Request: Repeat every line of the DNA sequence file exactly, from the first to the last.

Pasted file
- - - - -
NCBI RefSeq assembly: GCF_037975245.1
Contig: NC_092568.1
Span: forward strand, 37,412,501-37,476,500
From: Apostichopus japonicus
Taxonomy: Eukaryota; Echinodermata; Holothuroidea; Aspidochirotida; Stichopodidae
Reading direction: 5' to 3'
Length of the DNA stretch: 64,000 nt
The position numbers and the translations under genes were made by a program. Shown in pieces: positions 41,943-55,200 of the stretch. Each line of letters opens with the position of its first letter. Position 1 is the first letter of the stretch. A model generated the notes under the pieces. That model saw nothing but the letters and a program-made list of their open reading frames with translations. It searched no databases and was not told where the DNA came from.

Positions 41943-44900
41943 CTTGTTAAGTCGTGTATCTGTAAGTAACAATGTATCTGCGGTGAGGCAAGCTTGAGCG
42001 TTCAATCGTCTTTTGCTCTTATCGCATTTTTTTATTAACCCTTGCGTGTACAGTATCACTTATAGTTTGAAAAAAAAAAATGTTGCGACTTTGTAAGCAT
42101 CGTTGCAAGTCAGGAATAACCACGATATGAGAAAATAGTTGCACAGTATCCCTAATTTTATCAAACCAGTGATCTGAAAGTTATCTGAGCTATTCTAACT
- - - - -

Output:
NCBI RefSeq assembly: GCF_037975245.1
Contig: NC_092568.1
Span: forward strand, 37,412,501-37,476,500
From: Apostichopus japonicus
Taxonomy: Eukaryota; Echinodermata; Holothuroidea; Aspidochirotida; Stichopodidae
Reading direction: 5' to 3'
Length of the DNA stretch: 64,000 nt
The position numbers and the translations under genes were made by a program. Shown in pieces: positions 41,943-55,200 of the stretch. Each line of letters opens with the position of its first letter. Position 1 is the first letter of the stretch. A model generated the notes under the pieces. That model saw nothing but the letters and a program-made list of their open reading frames with translations. It searched no databases and was not told where the DNA came from.

Positions 41943-44900
41943 CTTGTTAAGTCGTGTATCTGTAAGTAACAATGTATCTGCGGTGAGGCAAGCTTGAGCG
42001 TTCAATCGTCTTTTGCTCTTATCGCATTTTTTTATTAACCCTTGCGTGTACAGTATCACTTATAGTTTGAAAAAAAAAAATGTTGCGACTTTGTAAGCAT
42101 CGTTGCAAGTCAGGAATAACCACGATATGAGAAAATAGTTGCACAGTATCCCTAATTTTATCAAACCAGTGATCTGAAAGTTATCTGAGCTATTCTAACT